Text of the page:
A 17-year old female presented to the surgical unit through the emergency department (ED) with active complaints of pain in the right iliac fossa (RIF) for 3 days. The pain started in the peri-umbilical region, shifting later to the right iliac fossa (RIF). It was acute in onset, moderate to severe in intensity and continuous in nature. It was associated with anorexia, nausea and two episodes of non-bilious vomiting. The patient was also complaining of low-grade fever (100.6°F) with no rigors or chills. On examination, the patient was oriented to time, place and person and had a normal blood pressure but was tachycardic (104 beats per minute). Abdomen was soft, with tenderness and rebound tenderness in RIF and a 3x3 cm lump was felt in the RIF. Rest of abdominal and systemic examination were normal. Hematologic investigations showed haemoglobin of 13.8 g/dL, total leukocyte count (TLC) of 10,800 x109/L and a normal platelet count. Serum electrolytes and urinalysis were within normal limits and pregnancy test was negative. Ultrasound abdomen (US abdomen) showed findings consistent with that of an appendicular lump. She was conservatively managed by Ochsner-Sherren regimen after which her symptoms resolved in 4 days. Upon discharge she was advised for interval appendicectomy 6 weeks later.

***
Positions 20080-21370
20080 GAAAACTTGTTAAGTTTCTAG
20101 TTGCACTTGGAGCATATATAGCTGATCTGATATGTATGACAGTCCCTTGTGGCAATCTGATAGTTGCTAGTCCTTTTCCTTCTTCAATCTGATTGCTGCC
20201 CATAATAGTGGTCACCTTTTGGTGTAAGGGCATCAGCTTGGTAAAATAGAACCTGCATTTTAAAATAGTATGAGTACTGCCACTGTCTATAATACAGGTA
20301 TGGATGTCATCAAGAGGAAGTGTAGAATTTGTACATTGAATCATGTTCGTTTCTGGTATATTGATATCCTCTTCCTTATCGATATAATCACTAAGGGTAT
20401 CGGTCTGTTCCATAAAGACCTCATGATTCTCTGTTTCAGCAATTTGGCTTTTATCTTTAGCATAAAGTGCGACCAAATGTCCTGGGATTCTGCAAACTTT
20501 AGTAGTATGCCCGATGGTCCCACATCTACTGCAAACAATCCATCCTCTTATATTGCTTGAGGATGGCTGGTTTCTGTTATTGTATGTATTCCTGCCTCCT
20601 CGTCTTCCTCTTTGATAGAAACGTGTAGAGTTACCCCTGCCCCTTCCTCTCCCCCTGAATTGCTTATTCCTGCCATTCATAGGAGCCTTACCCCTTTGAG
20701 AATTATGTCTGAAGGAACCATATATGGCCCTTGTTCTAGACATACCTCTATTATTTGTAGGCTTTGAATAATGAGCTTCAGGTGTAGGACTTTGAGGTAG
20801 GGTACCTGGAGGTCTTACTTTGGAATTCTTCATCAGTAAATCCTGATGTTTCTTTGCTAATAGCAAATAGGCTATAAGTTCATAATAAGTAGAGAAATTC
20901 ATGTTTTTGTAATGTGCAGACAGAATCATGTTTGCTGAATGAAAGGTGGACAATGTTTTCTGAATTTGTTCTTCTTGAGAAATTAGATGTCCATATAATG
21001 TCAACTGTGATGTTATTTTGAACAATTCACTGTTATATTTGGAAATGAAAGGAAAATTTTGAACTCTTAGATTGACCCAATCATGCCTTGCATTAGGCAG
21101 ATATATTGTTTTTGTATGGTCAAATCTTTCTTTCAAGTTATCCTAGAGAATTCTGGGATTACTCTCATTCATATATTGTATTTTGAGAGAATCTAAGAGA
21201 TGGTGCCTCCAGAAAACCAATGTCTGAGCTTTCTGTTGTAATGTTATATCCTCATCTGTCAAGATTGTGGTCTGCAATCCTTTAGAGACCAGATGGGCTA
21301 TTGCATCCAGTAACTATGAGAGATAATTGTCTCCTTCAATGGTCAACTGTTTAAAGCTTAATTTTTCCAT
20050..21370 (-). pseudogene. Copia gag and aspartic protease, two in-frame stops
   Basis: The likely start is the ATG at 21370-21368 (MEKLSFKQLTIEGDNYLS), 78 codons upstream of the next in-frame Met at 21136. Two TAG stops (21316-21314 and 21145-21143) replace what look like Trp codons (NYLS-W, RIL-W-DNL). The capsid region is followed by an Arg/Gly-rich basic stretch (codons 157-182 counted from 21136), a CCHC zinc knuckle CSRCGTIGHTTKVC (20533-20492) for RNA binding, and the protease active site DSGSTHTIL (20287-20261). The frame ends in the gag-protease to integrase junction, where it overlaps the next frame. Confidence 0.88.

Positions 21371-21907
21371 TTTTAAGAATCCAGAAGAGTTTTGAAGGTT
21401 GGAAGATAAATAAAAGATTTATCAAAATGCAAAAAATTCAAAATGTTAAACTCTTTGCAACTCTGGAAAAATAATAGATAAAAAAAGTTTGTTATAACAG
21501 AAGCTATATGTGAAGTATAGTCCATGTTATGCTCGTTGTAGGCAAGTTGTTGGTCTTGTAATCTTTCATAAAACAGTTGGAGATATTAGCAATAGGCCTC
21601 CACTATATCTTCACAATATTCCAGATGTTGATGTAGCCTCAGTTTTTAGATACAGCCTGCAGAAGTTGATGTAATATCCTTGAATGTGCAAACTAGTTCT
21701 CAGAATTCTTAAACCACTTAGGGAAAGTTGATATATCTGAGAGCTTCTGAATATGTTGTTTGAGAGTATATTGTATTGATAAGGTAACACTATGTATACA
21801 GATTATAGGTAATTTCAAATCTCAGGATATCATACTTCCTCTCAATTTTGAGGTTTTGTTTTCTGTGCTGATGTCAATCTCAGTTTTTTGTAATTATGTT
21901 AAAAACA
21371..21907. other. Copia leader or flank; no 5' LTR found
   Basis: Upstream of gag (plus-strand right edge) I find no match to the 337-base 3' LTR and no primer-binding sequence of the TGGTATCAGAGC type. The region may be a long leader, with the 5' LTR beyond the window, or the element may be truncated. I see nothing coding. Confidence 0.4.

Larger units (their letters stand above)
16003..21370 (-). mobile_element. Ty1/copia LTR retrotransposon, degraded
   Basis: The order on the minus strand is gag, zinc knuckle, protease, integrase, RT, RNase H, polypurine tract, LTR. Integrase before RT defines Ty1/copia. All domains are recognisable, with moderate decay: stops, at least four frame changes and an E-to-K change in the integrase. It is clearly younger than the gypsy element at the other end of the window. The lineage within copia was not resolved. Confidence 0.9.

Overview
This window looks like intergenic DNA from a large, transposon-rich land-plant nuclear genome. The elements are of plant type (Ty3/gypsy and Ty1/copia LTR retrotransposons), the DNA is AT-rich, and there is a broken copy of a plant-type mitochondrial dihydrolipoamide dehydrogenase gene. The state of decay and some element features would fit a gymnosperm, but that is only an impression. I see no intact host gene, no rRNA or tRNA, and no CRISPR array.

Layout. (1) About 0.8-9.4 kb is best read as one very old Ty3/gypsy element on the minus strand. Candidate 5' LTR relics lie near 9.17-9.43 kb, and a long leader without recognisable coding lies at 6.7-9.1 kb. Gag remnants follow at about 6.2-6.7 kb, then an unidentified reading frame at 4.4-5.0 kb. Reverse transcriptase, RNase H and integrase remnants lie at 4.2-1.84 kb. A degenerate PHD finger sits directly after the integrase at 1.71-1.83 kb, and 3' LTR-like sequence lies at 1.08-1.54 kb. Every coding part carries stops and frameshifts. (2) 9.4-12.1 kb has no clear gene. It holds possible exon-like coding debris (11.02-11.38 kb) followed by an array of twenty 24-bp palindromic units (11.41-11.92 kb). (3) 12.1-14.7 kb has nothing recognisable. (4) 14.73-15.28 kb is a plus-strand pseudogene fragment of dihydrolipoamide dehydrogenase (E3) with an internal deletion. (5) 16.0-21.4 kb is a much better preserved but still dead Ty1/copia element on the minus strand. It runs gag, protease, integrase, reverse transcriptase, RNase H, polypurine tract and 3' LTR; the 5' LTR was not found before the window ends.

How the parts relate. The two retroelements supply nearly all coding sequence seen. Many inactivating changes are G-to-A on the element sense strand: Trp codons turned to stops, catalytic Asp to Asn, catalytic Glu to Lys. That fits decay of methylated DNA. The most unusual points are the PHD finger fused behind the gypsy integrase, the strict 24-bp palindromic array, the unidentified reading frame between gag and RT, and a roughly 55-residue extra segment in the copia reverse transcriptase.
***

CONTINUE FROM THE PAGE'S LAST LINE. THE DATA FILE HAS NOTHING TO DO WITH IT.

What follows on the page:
The patient underwent open appendicectomy with intra-operative findings of an approximately 5-cm long appendix. The base of appendix was attached to the cecum but there was complete mucosal discontinuity between the base and the rest of appendix (Figure 1). The separated blind-ended parts were connected to each other by a single fibrous strand. Mesoappendix containing appendicular artery was visible anchoring the appendix to cecum. Mesoappendix was tied and divided and appendix was removed. Macroscopically, no fecolith or mass were identified on either ends. Rest of bowel, mesentery, and pelvic organs were normal. The sample was sent for histopathologic examination, which showed chronic appendicitis with no granuloma, carcinoid, or malignancy. The patient was discharged with no immediate or late post-operative complications.
The diagnosis of acute appendicitis is generally made on the patient's history, clinical examination, and supporting laboratory and radiological findings. Developmental anomalies of the vermiform appendix can hence complicate the clinical and surgical presentations of patients presenting with acute abdomen .